Sermon for the Fifteenth Sunday after Pentecost

Dear members of Grace,

I’m back now after vacation.  Here is today’s sermon.  There is no video of the sermon today.

 

Welcomed in Christ, Welcome One Another

Text: Romans 14:1-12, 15th Sunday after Pentecost

Introduction: A young Roman man named Apollonius walks down a narrow lane in the back alleys of the Emporium, near the Tiber River, in the city of Rome.  He treads softly, trying not to wake up any guard dogs.   It’s dangerous to be out at this hour, still two hours before sunrise and the opening of the shops.  A hundred feet down the alley he finds the place he’s looking for, a blacksmith’s shop with a small oil lamp lit in front of the door.  Stopping to knock softly Apollonius waits.  After a few moments Sergius, the blacksmith appears at the door.  “We’re still closed, come back at first light,” the red-haired blacksmith announces brusquely.  Undeterred Apollonius replies, “Brother, I’m here to worship.  I heard from your servant Thracious that you worship here and I’d like to join you.”  “Well then,” Sergius replies, “tell me, what is your name and what gathering do you belong to?”  “I belong to the gathering that meets at Azareel’s house, but I’d like to worship with you as well, if you would permit it.” “Azareel’s gathering?” Sergius says unimpressed, “They worship on the Sabbath holding to the traditions of Moses.  Our gathering worships on the Lord’s day, that’s the day you should worship the Lord Jesus because that’s the day he rose from the dead!” “But I was hoping to worship on both days,” Apollonius replies with some disappointment in his voice, “I’m new to the faith and the more I can learn from the Word of God the better.”  “Sorry, son,” Sergius replies, “You’re going to have to make a choice, you can  worship with Azareel’s gathering whom we feel are still too Jewish in their worship practices, or you can worship with us.  Take your choice.”  “Well, I don’t want to abandon them just like that, they were the first brothers and sisters in Christ who shared the Good News of Jesus with me.  I need to show them my gratitude, so I will stay with them.”  “As you wish,” Sergius replies, “but that means you cannot join our fellowship.”  “I understand,” young Apollonius replies, “well then please give my greeting to the saints.”  “I will,” says Sergius, as he closes the door.  Disappointed, Apllonius begins the long walk home through the streets of Rome.

It was to address this type of situation St. Paul wrote the fourteenth chapter in his epistle to the Romans.  He was writing to fellow Christians in Rome who shared the Christian faith and had a close unity in doctrine.  What differed among the scattered house churches of Rome was the way they worshipped and they way each Christian put their faith in the Lord Jesus into practice.  Though united in the essentials of the Christian faith they were rejecting and passing judgement on Christians from other house churches who did not hold the same opinions they did on issues such as what they could or could not eat and the day they worshipped together.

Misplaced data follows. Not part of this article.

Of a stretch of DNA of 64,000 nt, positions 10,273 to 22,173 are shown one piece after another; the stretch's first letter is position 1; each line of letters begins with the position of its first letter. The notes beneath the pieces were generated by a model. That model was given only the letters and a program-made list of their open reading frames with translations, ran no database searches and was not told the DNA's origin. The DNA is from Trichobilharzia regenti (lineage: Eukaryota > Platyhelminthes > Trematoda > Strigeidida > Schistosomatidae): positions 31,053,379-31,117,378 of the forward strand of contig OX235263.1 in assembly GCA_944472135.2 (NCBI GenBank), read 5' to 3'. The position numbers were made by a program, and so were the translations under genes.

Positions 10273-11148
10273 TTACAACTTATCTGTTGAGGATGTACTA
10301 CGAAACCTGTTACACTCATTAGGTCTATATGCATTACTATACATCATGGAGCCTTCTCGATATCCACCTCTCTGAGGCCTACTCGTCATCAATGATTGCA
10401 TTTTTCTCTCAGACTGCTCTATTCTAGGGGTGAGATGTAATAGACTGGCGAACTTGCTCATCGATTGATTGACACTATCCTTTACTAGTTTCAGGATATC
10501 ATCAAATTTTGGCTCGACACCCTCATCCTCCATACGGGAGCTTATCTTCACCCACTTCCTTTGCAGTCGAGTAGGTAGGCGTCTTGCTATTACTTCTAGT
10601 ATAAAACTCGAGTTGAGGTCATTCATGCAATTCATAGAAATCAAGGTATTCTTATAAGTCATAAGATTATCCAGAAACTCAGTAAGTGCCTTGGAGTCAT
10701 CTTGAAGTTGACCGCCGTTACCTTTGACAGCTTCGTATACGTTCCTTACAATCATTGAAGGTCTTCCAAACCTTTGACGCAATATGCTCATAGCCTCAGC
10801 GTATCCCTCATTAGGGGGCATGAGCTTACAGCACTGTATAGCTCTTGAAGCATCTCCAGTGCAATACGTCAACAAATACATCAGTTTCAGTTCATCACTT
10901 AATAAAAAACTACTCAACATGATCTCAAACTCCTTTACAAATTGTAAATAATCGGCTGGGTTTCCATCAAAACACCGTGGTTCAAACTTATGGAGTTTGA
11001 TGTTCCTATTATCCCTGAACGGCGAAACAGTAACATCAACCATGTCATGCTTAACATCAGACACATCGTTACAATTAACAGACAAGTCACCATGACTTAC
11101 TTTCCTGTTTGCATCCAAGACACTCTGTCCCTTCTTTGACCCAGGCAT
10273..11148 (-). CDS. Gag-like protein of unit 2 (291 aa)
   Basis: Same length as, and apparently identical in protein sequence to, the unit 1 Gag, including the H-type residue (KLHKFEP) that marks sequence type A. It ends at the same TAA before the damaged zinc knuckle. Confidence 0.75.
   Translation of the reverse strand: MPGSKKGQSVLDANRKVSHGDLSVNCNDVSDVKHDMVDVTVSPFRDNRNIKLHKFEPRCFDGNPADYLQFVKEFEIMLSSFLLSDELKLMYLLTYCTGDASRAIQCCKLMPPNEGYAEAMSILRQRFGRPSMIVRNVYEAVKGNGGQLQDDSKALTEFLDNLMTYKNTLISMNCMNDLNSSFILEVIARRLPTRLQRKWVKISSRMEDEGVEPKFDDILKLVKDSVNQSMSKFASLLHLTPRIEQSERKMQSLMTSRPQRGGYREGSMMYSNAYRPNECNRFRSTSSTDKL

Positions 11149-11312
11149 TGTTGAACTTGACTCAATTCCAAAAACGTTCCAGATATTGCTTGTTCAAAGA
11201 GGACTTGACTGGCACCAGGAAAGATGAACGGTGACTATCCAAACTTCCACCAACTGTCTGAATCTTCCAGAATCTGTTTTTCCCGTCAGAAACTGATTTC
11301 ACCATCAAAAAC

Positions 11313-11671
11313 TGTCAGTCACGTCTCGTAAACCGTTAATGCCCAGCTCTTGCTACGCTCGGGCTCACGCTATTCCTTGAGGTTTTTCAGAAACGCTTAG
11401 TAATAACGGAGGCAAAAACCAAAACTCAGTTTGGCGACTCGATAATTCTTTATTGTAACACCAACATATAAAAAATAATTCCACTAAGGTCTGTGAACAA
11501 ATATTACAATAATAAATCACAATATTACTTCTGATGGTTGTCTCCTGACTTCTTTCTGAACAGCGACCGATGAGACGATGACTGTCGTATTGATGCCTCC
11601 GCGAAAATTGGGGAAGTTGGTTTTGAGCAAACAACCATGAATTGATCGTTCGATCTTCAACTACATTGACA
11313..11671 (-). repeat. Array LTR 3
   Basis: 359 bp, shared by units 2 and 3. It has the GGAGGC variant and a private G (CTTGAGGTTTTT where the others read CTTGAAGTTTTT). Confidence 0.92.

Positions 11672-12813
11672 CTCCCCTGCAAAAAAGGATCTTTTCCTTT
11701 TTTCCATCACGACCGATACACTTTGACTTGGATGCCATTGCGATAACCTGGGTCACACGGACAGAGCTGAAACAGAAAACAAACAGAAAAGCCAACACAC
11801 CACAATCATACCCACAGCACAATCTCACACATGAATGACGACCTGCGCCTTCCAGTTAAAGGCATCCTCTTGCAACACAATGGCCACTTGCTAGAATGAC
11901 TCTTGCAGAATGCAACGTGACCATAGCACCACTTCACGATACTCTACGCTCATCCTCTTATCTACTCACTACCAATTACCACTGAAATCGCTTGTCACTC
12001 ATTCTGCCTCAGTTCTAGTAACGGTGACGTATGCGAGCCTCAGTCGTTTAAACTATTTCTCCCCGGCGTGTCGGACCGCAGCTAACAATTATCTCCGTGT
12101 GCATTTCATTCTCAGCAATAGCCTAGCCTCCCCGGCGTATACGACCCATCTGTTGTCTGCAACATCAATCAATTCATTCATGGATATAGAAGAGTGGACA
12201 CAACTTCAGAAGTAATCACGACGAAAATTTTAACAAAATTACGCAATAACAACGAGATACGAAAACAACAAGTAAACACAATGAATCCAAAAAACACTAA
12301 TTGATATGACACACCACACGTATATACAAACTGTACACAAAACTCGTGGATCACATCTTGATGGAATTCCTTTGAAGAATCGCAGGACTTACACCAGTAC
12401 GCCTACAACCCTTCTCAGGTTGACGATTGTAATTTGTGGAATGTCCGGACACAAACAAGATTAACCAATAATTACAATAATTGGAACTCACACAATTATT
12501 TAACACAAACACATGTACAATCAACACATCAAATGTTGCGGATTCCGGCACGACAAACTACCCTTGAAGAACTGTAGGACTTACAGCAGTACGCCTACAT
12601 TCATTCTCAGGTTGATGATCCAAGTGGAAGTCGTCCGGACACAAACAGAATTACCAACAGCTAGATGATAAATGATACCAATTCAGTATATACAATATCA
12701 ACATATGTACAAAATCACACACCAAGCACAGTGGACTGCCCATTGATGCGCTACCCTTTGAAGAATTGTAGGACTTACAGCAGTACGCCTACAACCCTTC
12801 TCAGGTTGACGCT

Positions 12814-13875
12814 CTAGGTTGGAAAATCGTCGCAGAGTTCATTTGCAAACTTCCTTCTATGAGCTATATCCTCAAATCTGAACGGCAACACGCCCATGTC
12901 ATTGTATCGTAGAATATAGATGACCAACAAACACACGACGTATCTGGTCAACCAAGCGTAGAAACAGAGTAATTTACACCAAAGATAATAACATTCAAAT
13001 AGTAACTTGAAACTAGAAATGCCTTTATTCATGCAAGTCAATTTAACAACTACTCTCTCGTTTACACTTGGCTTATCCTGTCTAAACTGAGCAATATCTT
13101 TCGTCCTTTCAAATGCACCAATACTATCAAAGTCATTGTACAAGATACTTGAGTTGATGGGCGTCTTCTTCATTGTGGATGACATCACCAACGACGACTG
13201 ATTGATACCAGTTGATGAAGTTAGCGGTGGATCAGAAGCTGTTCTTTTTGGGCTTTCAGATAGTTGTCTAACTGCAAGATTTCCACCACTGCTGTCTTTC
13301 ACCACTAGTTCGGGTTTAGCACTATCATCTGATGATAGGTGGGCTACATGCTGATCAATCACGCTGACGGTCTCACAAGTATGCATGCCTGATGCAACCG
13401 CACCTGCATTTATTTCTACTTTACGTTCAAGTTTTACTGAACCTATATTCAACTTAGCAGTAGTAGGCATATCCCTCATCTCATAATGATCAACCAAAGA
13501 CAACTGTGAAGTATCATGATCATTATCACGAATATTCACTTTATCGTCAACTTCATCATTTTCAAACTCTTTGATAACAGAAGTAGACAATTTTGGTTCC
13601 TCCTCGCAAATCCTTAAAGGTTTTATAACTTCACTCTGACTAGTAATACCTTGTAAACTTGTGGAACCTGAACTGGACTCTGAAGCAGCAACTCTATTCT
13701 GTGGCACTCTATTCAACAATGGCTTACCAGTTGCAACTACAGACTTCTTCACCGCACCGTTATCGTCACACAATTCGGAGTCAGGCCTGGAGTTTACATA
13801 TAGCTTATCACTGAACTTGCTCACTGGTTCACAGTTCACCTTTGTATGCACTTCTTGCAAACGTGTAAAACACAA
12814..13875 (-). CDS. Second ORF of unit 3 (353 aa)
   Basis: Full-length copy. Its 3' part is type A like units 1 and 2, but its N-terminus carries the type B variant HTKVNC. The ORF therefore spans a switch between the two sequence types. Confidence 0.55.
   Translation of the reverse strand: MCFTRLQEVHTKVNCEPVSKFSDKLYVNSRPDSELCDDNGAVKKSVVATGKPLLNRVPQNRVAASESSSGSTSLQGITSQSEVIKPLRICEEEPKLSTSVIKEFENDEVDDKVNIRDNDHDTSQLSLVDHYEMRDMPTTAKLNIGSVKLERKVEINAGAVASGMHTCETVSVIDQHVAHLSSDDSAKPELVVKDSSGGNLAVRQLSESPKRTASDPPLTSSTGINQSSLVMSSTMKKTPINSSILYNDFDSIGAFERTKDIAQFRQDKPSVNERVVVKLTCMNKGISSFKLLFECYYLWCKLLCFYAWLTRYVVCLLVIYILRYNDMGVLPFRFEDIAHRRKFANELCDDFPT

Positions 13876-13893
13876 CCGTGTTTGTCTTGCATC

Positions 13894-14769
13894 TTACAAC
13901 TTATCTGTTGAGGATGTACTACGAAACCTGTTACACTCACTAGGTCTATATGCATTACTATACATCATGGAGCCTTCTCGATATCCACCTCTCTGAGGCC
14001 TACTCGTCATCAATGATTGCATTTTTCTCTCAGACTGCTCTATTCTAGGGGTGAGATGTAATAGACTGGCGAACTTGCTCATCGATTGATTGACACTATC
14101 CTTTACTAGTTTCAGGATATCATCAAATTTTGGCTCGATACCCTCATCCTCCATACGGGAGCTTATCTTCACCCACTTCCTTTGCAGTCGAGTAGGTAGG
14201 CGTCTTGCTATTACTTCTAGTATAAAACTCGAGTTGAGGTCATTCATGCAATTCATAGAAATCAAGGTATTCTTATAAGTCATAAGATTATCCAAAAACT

Today we will ponder two questions St Paul’s teaching raise.  First, what are the limits to Christian fellowship?  And, second, how do will live graciously in fellowship with Christians who share the same doctrine but yet have different customs and practise in worship and in daily life than we do?

(1) What are limits to Christian fellowship?

There are limits to Christian fellowship. These come from a confession of doctrine as found in Scripture such as the doctrine of the Holy Trinity, the doctrine of creation, the fall into sin, justification by grace through faith in Christ, the final judgement, eternal life and the reality of hell, etc. 

Our Lutheran Confessions in the Augsburg Confession, Article 7, speak on this issue: “Also they teach that the one holy Church is to continue forever.  The Church is the congregation of saints, in which the Gospel is rightly taught and the Sacraments are rightly administered.  And to the true unity of the Church it is enough to agree concerning the doctrine of the Gospel and the administration of the Sacraments.  Nor is it necessary that human traditions, that is, rites or ceremonies, instituted by men, should be everywhere alike.  As Paul says: One faith, one Baptism, one God and Father of all…(Eph 4:5-6).”

The limits to Christian fellowship apply when there are differences in confession of doctrine, especially on the Gospel and the Sacraments.  These kind of differences can and do cause pastors to make judgements about admission of individuals to the Lord’s Supper in a congregation which is a fellowship decision.  This is why there are many different Christian denominations in the world right now.  These significant differences do cause fellowship distinctions and this is why only those united in confession of doctrine join us at the Lord’s Table.

Therefore there are limits to Christian fellowship.  Sadly they remain and they can only be mended through doctrinal agreement between churches which is in accord with Holy Bible.

Yet Paul’s focus in this chapter and our focus brings us closer to home, to differences in customs and practice between Christians sharing the same doctrine.  The closest analogy we have to the situation of Paul’s writing is welcoming members from sister churches, and dealing with the different ways fellow believers here within our fellowship live out their Christian life.

That brings us to our second question: